Large mammal use of protected and community-managed lands in a biodiversity hotspot
|Title||Large mammal use of protected and community-managed lands in a biodiversity hotspot|
|Publication Type||Journal Article|
|Year of Publication||2016|
|Authors||Velho N, Srinivasan U, Singh P, Laurance WF|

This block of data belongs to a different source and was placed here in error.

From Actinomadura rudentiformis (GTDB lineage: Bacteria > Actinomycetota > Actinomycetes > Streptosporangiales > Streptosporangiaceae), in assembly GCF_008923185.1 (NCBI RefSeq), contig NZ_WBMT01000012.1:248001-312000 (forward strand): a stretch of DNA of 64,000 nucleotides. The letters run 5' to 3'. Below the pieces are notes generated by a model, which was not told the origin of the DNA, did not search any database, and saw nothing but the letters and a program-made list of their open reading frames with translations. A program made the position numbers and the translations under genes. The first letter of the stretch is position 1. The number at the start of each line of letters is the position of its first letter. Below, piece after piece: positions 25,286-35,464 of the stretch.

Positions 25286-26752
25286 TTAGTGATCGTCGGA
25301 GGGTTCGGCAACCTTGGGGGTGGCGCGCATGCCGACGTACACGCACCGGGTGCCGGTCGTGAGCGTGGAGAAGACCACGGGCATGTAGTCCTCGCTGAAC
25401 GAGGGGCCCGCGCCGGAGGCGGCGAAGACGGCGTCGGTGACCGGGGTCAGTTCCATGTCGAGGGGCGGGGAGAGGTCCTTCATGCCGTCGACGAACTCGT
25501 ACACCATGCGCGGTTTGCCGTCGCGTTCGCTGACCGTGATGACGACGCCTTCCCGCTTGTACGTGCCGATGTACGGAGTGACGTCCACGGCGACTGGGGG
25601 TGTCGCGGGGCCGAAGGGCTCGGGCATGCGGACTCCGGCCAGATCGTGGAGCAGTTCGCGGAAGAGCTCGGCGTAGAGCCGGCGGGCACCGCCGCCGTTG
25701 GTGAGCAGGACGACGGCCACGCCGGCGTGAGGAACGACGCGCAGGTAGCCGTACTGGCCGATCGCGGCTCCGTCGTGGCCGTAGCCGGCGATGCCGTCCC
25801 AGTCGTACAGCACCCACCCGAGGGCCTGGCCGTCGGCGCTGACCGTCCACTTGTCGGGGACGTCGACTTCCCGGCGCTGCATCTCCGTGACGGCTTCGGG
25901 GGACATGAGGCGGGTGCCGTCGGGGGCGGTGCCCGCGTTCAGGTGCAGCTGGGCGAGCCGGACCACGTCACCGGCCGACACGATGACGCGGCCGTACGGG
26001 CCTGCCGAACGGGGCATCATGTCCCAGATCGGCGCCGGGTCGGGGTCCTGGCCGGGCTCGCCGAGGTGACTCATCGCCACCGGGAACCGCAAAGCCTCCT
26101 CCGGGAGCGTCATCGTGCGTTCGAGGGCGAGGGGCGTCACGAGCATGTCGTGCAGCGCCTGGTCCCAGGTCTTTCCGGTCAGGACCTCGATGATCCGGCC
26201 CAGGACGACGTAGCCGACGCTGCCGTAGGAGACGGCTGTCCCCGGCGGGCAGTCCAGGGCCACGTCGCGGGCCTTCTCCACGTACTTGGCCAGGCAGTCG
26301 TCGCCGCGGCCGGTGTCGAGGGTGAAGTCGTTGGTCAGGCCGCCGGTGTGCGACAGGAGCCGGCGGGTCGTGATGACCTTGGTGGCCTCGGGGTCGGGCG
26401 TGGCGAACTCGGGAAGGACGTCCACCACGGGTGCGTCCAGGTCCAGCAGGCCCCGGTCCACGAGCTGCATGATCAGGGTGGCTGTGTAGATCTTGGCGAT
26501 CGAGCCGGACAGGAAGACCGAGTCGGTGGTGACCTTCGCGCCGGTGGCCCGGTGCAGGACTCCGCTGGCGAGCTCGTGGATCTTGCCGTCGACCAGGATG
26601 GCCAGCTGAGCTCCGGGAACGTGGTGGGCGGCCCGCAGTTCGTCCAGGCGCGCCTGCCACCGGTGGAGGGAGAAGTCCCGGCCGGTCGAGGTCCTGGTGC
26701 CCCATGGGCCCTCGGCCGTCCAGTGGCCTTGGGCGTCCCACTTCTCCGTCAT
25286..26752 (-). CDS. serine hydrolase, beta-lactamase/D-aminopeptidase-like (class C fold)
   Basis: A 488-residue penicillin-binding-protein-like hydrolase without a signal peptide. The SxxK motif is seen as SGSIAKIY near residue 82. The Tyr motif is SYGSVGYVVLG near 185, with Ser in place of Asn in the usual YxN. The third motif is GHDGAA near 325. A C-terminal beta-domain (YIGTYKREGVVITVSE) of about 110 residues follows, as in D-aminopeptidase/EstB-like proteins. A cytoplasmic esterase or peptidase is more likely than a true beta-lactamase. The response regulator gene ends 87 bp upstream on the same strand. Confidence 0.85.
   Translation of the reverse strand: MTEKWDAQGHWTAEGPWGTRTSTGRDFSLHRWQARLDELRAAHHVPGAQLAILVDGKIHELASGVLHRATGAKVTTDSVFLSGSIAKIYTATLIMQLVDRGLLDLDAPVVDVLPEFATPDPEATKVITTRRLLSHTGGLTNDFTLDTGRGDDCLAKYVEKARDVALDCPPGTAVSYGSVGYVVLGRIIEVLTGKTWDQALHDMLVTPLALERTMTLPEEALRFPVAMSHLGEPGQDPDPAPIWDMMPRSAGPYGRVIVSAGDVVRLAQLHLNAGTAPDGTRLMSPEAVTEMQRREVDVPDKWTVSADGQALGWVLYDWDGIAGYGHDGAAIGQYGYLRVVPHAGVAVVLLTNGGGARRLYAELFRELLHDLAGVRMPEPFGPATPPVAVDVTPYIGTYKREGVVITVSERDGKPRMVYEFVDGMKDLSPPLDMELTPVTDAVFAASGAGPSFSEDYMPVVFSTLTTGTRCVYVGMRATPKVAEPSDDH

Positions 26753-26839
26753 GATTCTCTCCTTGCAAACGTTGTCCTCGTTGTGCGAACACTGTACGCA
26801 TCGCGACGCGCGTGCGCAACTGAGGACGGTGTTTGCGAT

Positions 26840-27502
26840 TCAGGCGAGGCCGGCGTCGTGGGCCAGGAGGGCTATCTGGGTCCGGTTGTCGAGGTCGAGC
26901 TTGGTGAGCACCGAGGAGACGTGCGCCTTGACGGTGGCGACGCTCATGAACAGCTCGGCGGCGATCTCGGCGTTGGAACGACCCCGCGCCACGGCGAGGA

In large parts of the biodiversity-rich tropics, various forest governance regimes often coexist, ranging from governmental administration to highly decentralized community management. Two common forms of such governance are protected areas, and community lands open to limited resource extraction. We studied wildlife occurrences in the north-east Indian state of Arunachal Pradesh, where the Eaglenest Wildlife Sanctuary (EWS) is situated adjacent to community lands governed by the Bugun and Sherdukpen tribes. We conducted transect-based mammal sign surveys and camera trapping for mammals (>0.5 kg), and interviewed members of the resident tribes to understand their hunting practices and causes of wildlife declines. Interviews indicated hunting-mediated declines in the abundances of mammals such as the tiger Panthera tigris, gaur Bos gaurus and river otters Lutrogale and Aonyx species. Larger species such as B. gaurus were much more abundant within EWS than outside of it. Community-managed lands harbored smaller bodied species, including some of conservation importance such as the red panda Ailurus fulgens, clouded leopard Neofelis nebulosa and golden cat Pardofelis temminckii. Our findings show that protected areas may have important non-substitutive values but adjoining community-managed lands may also have important conservation values for a different set of species.